Monday, July 13, 2015

The Battle for a Title

Image result for title images

Anyone who knows me on FaceBook will know that I have been whining and complaining about my inability to title my latest work. This doesn't happen to me very often, but when I honestly cannot come up with a title, I drive myself (and everyone around me) just a little insane. If you don't write stories or books yourself, you may not realize what a piece of work titling your stories can be.

For one thing, it has to catch the reader. Or at least, it would have to catch me as a reader if I were to see it for the first time. Some writers can get away with one-word titles (I tried that in the first Bridgeton Park Cemetery Book: more on that later) and if the word is catchy enough, then the goal has been reached. I would have picked up a book called Twilight (buying and reading it is another matter), but I would always reach for one that has a distinct ring to it. Something titled "Revenant" would get my attention. So would "Ghostly," "Shadow/s", or "Banshee." I would at least read the blurb before I decided "yea" or "nay." 

And that is what this writer is looking for: the kind of thing that will at least get a potential reader to check out my work. And believe me, I have been all over the map, not to mention the Dictionary of Quotations, trying to figure this out. I have a title in my head and I am afraid to run it past my beta readers for fear of being laughed out of the room. But it won't go away.

Two word titles, lots of them including the article "The" for one of those words, are terrific. The Stand. The Grave. The Exorcist. Would that I could come up with something like that, but nothing in my book even comes close to allowing a two-word title. So I continue to try out ideas, wincing a little every time I toss another one into the stack of unusable attempts. It's both funny and frustrating.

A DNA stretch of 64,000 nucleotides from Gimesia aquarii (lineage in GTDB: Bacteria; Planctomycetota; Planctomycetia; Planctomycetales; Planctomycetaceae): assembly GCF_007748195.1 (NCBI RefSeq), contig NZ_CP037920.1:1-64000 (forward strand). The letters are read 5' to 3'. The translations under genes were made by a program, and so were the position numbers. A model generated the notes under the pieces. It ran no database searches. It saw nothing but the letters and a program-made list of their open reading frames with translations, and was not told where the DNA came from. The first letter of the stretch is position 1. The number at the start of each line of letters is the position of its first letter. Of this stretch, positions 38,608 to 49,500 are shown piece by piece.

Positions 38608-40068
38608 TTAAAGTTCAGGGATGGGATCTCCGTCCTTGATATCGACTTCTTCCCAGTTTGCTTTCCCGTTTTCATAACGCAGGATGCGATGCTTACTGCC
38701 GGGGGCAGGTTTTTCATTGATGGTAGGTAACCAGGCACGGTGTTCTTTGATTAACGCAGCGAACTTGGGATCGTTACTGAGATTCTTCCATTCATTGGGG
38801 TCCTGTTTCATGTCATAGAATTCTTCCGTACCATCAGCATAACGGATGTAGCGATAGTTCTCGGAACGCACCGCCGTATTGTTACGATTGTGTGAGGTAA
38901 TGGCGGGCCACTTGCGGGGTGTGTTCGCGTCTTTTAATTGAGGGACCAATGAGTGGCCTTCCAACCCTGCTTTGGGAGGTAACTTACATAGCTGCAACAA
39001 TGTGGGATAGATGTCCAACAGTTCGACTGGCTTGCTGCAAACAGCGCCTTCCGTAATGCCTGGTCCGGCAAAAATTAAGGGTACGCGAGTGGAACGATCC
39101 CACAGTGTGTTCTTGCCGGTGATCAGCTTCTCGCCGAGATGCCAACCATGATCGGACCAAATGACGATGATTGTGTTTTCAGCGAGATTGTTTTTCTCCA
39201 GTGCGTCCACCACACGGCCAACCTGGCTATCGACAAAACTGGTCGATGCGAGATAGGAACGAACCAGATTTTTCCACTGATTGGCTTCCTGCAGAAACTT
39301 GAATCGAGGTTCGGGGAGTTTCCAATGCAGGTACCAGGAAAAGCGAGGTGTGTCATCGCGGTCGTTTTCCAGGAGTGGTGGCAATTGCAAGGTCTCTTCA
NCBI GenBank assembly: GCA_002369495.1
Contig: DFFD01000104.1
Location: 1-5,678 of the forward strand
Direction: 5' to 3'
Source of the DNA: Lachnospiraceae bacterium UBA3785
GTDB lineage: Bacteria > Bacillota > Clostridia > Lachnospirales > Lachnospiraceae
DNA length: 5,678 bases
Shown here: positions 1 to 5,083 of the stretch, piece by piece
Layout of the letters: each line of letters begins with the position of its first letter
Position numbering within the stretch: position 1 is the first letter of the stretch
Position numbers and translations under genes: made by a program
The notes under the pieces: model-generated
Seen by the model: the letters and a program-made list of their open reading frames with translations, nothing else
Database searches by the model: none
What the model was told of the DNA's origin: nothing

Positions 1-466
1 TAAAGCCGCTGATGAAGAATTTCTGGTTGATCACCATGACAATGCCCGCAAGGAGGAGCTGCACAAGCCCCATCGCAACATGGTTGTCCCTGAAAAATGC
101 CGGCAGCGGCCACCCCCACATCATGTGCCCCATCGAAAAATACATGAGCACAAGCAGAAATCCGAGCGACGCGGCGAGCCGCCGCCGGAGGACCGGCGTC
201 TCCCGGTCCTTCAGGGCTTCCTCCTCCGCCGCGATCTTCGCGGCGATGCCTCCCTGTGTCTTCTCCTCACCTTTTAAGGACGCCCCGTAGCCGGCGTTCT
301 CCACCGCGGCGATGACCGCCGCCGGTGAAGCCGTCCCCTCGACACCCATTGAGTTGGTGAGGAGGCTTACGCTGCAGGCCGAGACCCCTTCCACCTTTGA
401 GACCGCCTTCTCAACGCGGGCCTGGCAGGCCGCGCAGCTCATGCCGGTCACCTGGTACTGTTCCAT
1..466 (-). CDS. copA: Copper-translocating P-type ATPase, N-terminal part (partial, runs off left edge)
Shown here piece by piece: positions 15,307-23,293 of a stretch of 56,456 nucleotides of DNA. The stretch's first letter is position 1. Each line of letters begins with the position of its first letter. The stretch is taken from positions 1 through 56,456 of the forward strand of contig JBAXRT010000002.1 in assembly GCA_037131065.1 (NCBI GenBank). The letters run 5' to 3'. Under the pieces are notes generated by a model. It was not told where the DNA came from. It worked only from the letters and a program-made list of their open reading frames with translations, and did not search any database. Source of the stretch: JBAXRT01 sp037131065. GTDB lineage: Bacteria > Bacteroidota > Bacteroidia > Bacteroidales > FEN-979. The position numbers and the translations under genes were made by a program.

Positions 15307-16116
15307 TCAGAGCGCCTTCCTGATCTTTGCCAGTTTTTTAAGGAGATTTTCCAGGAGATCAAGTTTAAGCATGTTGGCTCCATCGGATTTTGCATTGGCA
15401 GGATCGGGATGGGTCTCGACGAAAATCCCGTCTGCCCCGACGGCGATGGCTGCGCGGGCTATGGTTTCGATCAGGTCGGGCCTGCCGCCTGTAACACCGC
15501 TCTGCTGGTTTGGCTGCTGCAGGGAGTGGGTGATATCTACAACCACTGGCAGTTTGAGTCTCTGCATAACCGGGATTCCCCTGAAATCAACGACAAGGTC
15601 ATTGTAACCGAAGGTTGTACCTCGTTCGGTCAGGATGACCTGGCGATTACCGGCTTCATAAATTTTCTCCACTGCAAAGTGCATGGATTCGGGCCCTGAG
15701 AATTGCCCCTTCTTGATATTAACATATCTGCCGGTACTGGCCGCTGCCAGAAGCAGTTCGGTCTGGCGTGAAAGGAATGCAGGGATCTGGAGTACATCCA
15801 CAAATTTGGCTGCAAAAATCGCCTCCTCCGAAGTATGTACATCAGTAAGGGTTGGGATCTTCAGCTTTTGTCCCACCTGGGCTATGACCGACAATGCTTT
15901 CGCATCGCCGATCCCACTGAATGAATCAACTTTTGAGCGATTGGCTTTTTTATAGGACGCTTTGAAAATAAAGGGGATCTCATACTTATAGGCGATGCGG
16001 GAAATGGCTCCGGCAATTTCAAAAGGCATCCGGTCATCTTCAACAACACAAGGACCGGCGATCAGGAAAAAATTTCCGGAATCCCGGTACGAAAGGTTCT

The other problem with my current work is that if I use the more obvious titles suggested by the tale itself, I am in danger of giving away the whole story and maybe even the fun little twist at the end. At least, I think there's a fun little twist at the end. I'm sure you'll all let me know if you figured things out before you got there, but for now, I'm hoping the ending is clever enough to elude until the resolution.

As for my foray into one-word titles such as Haunted, the first BPC book, all you need to do is look up that title on Amazon to see why that choice might not have been the best, even if it suited the work. So there's another consideration as I try to come up with a good name for yet another paranormal tale.

Sigh. Here I sit in my office, playing with words, writing lists of "scary" concepts (apparition, specter, dark, unearthly, etc...) and knowing that in the end, I need to wait for my muse to get back from her most recent trip, apparently off of the planet entirely. I hope she comes back soon. I need to get this information over to my artist so that she can design the title into the picture that she is composing to grace the cover of this book. (She's really good, isn't she? Her name is Carmen Elliott and I'm lucky enough to have her as both a friend and a colleague.)

All of this aside, I am hoping the light bulb turns on very soon. Sitting in the title desert sifting through dreck and sand is very draining!


  1. I hope a title comes to you soon! What do your first readers think of possible title names? Your editor? I can't imagine trying to name something you're so close to.

  2. Sometimes titles are built into the story, like Dead Voices. Jim and I randomly came up with a title that won't blow the punchline of the book. It's not titled "Drawing Vengeance."

  3. Sigh. Typo. It IS titled "Drawing Vengeance." Dang gremlins in cyberspace...